Missionary to Myanmar Thrown into a Chinese Prison for 7 Years

The unjust imprisonment of John Sanqiang Cao for his religious beliefs and missionary work to the people of Myanmar is a sobering reminder of the ongoing struggle for freedom of faith. Despite enduring seven years of inhumane treatment at the hands of the Chinese government, his unwavering spirit and deep-rooted convictions sustained him through this harrowing ordeal. The solace he found in hand-copied Bible verses, fervent prayers, and the unconditional love of his mother served as a beacon of hope amidst the darkness.

Brother Yun worked tirelessly to support orphans in Myanmar (Burma), underscoring the unwavering commitment Back to Jerusalem (BTJ) has towards the people in Myanmar. Two decades ago, when access to foreign lands was limited, Myanmar served as a gateway, offering Chinese missionaries their first exposure to the realities of the mission field and the opportunity to hone their skills in service of others.

Thus, although we at BTJ did not work directly with this missionary, the plight of Chinese missionaries in Myanmar (Burma) resonates profoundly. Hundreds of these courageous individuals have ventured into this neighboring nation, seeking to spread the Gospel message and provide aid to those in need. For many, Myanmar (Burma) was the first foreign land they encountered, a crucible that forged their resolve and prepared them for the challenges of the mission field.

The story of Pastor John Sanqiang Cao is truly inspiring, and his dedication to serving others is remarkable. Despite the risks and challenges, he fearlessly crossed borders to establish schools, rehabilitation centers, and provide vital resources to underprivileged communities in the notorious Golden Triangle region. His unwavering commitment to ministry work and missions is commendable.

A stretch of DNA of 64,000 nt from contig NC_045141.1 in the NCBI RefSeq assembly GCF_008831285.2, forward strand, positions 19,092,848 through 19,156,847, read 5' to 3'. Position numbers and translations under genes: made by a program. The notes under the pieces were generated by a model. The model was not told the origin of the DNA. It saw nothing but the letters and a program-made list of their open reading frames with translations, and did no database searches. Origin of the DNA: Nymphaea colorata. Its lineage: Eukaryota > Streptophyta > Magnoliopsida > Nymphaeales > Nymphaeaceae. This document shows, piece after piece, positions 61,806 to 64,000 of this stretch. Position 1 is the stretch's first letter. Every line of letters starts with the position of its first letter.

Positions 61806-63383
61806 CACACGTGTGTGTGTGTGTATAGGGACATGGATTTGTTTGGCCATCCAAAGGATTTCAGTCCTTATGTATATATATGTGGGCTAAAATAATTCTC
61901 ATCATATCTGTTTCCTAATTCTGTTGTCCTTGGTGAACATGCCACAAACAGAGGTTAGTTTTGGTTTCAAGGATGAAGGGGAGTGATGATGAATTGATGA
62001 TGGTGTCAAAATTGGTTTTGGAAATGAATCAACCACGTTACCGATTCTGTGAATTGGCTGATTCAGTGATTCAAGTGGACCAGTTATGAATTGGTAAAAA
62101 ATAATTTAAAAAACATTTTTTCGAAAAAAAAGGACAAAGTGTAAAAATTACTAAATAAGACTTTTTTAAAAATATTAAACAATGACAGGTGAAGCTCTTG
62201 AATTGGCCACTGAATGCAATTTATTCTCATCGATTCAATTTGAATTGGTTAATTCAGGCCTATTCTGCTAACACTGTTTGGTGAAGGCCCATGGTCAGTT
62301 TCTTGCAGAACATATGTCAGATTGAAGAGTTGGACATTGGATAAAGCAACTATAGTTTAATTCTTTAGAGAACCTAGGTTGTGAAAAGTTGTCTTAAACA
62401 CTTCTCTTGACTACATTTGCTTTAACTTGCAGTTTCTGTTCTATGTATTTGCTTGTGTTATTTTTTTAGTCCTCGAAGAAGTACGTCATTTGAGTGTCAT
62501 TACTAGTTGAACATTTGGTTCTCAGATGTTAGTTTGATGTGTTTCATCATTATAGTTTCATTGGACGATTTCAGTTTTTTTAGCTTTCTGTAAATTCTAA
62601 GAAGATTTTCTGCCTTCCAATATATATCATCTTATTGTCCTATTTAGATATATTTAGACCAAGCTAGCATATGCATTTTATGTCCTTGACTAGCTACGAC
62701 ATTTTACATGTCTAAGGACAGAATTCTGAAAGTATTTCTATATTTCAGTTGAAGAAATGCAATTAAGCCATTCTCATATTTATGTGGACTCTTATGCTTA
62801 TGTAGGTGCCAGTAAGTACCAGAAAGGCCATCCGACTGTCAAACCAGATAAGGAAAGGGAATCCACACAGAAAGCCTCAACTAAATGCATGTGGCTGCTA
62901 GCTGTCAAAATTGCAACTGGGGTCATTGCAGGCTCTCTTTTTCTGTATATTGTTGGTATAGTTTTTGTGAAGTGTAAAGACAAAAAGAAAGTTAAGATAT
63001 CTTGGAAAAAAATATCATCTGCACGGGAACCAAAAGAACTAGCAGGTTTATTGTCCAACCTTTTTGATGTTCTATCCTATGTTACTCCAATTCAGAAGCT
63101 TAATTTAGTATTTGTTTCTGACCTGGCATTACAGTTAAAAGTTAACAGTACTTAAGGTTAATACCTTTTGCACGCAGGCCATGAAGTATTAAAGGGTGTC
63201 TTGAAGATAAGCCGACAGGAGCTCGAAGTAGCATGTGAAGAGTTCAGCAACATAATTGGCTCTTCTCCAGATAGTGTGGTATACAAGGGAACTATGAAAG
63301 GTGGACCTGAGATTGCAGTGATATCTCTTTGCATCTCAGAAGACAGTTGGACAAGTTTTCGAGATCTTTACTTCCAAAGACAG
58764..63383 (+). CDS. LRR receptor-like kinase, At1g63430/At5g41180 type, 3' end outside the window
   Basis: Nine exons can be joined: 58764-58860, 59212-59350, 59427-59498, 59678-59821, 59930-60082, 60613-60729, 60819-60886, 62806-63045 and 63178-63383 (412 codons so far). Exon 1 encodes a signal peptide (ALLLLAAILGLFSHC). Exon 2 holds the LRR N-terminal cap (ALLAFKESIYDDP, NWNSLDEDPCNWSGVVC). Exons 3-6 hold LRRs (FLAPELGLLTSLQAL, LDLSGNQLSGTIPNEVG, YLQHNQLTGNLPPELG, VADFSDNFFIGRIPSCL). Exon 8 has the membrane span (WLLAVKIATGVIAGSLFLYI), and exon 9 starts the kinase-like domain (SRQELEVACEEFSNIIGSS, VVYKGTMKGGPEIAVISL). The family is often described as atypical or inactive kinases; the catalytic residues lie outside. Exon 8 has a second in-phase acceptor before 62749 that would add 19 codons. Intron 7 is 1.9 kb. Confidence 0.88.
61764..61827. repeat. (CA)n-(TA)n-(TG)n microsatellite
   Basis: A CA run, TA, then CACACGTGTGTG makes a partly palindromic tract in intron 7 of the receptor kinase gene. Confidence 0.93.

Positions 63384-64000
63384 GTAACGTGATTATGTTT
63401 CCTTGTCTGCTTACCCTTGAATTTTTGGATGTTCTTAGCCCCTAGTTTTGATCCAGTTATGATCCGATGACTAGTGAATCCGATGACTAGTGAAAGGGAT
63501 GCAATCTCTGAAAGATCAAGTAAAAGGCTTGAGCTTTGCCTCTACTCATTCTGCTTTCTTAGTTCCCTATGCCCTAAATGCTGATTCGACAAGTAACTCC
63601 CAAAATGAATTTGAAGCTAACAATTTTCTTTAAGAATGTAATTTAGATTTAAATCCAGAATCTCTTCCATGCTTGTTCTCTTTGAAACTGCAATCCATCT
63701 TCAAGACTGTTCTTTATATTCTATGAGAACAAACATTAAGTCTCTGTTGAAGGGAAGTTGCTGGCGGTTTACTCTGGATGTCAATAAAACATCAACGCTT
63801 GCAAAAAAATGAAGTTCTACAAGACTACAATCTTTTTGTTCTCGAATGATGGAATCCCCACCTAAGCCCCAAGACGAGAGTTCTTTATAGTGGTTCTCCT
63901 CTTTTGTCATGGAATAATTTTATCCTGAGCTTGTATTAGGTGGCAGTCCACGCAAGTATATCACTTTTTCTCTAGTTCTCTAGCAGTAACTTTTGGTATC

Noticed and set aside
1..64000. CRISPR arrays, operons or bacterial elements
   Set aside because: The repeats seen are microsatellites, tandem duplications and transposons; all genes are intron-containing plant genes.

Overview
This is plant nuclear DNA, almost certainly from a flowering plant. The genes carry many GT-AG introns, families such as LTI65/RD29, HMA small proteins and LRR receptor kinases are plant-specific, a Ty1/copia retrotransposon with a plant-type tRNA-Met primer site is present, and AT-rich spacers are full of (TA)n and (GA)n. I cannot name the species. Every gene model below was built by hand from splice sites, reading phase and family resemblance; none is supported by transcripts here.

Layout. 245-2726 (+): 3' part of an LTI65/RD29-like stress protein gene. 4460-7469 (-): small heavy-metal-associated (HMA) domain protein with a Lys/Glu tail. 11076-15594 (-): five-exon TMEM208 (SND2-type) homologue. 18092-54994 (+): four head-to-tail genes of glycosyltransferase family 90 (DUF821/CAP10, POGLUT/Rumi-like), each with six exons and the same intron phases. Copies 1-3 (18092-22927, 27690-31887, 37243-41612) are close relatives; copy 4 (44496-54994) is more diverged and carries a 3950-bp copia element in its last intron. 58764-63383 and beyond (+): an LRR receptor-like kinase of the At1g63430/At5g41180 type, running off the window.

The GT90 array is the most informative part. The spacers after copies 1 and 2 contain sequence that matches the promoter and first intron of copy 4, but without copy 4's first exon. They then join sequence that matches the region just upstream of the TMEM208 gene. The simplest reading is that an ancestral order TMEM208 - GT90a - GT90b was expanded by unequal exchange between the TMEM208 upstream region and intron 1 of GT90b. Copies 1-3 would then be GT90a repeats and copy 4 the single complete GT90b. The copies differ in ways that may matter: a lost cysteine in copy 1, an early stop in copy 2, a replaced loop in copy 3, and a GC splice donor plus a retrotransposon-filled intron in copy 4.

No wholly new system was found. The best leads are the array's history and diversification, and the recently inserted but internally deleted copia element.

This is why it is mind-blowing that this selfless man, who dedicated his life to helping others, was sentenced to seven years in a Chinese prison for simply crossing borders to carry out humanitarian efforts. The fact that he chose to keep his Chinese passport, even though he had the opportunity to become a U.S. citizen, just to continue his ministry work in China, is a testament to his unwavering passion and selflessness.

Cao’s story is a powerful reminder of the impact one person can have when used by God and not driven by their own desire to make a difference and recieve notoriety. Instead, his tireless efforts to establish schools, rehabilitation centers, and provide essential resources like medicine, books, and Bibles to those in need are awe-inspiring. Despite challenges and risks, he persevered, driven by his unwavering faith to God.

The release of Cao on March 5th, upon completion of his sentence, was a development worthy of acknowledgment. However, it is concerning that he now faces an additional five-year period of supervision and “thought reform” imposed by the local government in his hometown of Changsha. It is imperative that we extend our earnest prayers for Cao’s ability to lead a life of dignity and purpose. Furthermore, we must fervently pray for the continued dissemination of the Gospel throughout Myanmar (Burma), paving the way for an unprecedented spiritual awakening of monumental proportions.

I am a Messianic Jewish believer that felt the tug of the L-rd towards the unreached. I decided I would go to China. My love for the Chinese people grew while I was there, but when I learned of the Back to Jerusalem movement, I knew the L-rd wanted me to be proclaiming His gospel message to the unreached people between China and Jerusalem. Let’s unite and complete the great commission. We need to accept the challenge Jesus has given us so that we can feel the exhilaration of victory.

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